Let us look at reality. Government has no money – in fact it has huge debt. The Maltese economy depends strongly on the local private sector. There is appreciable, collective private wealth but even when times were good, Government failed to refine the ways to get this money to fuel the economy. Most people simply built more houses or opened more restaurants and boutiques. When a rare new issue appears on the stock exchange it gets gobbled up, irrespective of its merits. Today we need private sector investment like never before. In the present atmosphere, who is going to invest in new ventures especially of the job-generating type our economy needs? This is where confidence comes in. Government needs to regain public confidence and to make attractive incentives for local job-generating investment. Government needs to stop treating manufacturing industry like a leper. Government needs to realise that Government induced costs cannot burden tourism any further. The powers that be need to appreciate that our skills base is a huge resource and not one to be put on early retirement.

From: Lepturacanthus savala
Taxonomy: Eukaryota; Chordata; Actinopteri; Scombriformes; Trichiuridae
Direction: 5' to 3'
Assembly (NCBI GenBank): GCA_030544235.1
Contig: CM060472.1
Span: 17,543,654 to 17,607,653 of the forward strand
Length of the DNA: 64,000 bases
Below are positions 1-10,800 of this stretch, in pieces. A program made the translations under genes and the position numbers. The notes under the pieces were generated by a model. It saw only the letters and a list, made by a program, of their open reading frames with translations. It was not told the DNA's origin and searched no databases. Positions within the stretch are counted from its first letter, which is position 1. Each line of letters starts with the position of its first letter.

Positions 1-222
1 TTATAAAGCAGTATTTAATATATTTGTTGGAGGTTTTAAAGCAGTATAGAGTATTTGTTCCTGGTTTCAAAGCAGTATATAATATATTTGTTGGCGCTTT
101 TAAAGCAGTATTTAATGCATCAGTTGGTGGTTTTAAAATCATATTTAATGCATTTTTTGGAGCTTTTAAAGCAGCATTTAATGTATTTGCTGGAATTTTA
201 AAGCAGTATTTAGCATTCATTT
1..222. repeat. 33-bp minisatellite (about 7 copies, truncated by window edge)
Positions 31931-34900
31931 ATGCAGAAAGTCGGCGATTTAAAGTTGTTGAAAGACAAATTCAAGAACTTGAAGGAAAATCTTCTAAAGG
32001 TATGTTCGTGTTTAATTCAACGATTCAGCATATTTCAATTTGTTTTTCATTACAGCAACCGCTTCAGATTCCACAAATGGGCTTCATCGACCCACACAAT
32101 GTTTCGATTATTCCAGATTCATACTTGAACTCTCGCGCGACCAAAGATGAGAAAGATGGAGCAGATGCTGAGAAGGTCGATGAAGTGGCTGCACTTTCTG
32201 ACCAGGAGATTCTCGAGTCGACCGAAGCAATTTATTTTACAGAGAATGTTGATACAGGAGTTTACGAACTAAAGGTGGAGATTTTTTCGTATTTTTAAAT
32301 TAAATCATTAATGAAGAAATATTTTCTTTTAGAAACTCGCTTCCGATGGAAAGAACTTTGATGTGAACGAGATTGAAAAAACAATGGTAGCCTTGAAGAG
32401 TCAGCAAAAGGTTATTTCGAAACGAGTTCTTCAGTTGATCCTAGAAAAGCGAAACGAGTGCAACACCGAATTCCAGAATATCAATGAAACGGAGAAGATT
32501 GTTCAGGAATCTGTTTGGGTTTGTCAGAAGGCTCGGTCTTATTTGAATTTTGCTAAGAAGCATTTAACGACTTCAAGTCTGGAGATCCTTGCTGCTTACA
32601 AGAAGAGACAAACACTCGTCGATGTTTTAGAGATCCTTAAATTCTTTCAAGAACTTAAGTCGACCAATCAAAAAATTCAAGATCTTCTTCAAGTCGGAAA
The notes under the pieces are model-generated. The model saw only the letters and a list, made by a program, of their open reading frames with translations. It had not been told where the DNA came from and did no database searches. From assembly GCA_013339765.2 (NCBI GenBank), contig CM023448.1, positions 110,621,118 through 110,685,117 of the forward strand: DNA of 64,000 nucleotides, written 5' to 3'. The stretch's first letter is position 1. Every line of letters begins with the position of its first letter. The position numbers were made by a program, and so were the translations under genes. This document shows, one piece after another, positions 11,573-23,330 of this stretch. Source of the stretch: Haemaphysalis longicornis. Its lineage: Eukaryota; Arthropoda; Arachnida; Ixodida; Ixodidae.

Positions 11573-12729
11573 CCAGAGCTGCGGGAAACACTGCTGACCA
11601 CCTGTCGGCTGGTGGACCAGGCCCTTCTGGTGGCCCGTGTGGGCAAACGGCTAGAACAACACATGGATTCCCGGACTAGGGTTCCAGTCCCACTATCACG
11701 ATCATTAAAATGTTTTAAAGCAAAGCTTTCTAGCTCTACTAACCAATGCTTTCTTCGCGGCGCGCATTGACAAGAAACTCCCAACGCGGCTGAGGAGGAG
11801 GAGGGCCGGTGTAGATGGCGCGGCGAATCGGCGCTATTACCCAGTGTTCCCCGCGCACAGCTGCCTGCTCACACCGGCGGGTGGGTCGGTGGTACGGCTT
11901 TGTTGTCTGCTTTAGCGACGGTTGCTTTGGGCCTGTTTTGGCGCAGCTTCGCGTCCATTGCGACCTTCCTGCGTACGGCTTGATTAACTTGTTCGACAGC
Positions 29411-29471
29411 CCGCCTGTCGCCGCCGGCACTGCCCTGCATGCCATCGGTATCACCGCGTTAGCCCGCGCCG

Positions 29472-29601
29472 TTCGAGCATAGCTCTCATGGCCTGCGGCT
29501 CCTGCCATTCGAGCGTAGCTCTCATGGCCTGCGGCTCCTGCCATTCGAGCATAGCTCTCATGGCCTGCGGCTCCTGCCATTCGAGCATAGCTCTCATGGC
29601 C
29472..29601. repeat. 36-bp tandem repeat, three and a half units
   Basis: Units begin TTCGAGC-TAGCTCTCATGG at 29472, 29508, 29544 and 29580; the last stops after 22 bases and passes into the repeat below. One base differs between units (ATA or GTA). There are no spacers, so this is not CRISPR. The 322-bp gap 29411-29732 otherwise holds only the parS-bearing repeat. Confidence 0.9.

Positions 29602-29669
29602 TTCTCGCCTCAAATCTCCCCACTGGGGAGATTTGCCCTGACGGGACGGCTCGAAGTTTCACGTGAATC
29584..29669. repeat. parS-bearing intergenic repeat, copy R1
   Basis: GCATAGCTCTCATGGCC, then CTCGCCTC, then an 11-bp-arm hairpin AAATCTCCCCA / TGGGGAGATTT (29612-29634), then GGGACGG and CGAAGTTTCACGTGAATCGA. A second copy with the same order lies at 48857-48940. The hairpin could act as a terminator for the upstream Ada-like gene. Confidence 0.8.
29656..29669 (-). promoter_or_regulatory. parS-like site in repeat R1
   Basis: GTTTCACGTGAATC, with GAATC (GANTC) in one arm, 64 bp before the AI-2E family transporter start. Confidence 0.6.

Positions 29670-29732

Optimists maintain that every cloud has a silver lining. Perhaps the present crisis will get our cabinet to wear their thinking caps, to forget partisan interests and to work collectively for the country. Perhaps it is easier to maintain a mixture of arrogance, paternalism and apathy. Perhaps the collective powers that be truly believe we owe them and not vice versa. However there is enough goodwill and enough brains on both sides of the house to enable us to maximise the utility of available resource that will not only enable Malta to weather the present crisis but to emerge far stronger when the current crisis blows over. The people put them there to get the job done. Stop applying fine raising speed limits and get on with the real job.